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Can a Child Swim With a Fever?

author image Julie Christensen
Julie Christensen is a food writer, caterer, and mom-chef. She's the creator of, dedicated to family fun and delicious food, and released a book titled "More Than Pot Roast: Fast, Fresh Slow Cooker Recipes."
Can a Child Swim With a Fever?
A young girl is swimming in a pool. Photo Credit: Don Mason/Blend Images/Getty Images

Whether your child should swim with a fever depends on several factors, including your child's age, other symptoms and how high the fever is. Also consider the nature of the swimming activity: Recreational swimming is probably fine for a child recovering from an illness, but wait a bit longer before you allow her to swim laps at swim team practice.

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Activity Level

Consider the child's activity level when determining how ill he is. A child who is listless, sleepy or has no appetite needs to rest at home, but a child who continues to play normally can probably go swimming. Body temperature fluctuates as much as two degrees throughout the day, peaking in the afternoon to evening, according to, so it's possible that a child running a low-grade fever below 101 degrees F is not sick at all, but just warm.

Symptoms of Illness

Monitor your child for other symptoms of contagious illness before sending her to the pool. A child with a runny nose, cough, vomiting or diarrhea should stay home because her body is fighting a viral or bacterial infection and she needs to rest. Also, taking her to the pool could expose other swimmers to the illness. However, many children run low-grade fevers when they are teething, but they are not actually ill, according to MedLine Plus. If your child seems comfortable, eats and sleeps normally and shows no other signs of illness, pack your swim bag and go.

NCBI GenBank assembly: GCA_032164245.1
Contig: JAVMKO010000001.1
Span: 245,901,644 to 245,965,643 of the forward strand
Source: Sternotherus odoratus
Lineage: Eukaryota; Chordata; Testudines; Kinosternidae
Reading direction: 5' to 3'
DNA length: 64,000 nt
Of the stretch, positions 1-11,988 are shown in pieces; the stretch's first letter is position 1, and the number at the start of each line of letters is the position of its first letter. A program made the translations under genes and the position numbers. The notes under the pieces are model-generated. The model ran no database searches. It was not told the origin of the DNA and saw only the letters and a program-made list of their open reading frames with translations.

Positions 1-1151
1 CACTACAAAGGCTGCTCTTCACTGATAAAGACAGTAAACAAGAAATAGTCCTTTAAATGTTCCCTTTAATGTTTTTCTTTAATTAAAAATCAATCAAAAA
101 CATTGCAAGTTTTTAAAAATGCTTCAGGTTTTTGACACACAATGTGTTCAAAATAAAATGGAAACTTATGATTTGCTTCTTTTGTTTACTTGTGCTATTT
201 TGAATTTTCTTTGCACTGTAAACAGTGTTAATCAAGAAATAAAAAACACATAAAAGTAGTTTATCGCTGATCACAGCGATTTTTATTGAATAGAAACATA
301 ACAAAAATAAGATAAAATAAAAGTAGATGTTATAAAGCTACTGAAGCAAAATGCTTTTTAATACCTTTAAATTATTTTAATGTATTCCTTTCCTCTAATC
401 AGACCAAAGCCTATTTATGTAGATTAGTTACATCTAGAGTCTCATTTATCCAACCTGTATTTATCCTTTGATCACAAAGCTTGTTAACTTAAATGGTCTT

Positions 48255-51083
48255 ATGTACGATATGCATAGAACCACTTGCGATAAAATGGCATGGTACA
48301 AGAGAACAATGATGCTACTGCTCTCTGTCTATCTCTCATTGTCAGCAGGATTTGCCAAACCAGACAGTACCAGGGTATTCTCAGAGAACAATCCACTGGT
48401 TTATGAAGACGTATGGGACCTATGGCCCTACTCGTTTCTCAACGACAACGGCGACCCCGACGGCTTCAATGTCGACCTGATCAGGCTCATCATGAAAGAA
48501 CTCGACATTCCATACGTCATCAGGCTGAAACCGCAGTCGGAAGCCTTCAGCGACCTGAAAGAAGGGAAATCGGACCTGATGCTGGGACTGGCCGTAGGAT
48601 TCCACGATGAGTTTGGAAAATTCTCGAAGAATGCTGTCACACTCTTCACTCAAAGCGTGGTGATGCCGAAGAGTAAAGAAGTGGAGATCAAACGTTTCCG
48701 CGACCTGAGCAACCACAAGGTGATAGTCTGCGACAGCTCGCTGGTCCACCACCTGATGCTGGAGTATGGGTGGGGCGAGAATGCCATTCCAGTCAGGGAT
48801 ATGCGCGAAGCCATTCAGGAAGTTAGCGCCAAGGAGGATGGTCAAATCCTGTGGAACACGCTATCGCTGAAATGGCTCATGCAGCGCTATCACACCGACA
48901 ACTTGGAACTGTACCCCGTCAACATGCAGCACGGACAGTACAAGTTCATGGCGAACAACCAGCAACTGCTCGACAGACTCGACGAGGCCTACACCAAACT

A child who has a fever over 101 degrees is probably fighting off an illness and definitely needs to stay home, even if you use fever-reducing medications such as acetaminophen. The energy expended through swimming, as well as exposure to cold water, might further weaken your child's immune system, potentially prolonging the illness or making it worse. Keep your child home until she has been free of fever and other symptoms for 24 hours and has resumed normal activity. Your child might perk up after receiving acetaminophen, but she should continue to rest for at least 24 hours.


A fever is not an illness but a symptom of an illness, and the body's response to invading germs. Although fevers worry parents and cause discomfort to children, they are a sign that the body is working to heal itself. Don't rush to treat fevers immediately, especially if the child is relatively comfortable. Lowering a fever prematurely through medication can halt the body's healing process. Encourage your child to rest quietly rather than engaging in active play or sports, such as swimming. Offer clear liquids, diluted herb teas or mild soup to prevent dehydration and give your child a bath in slightly warm water.

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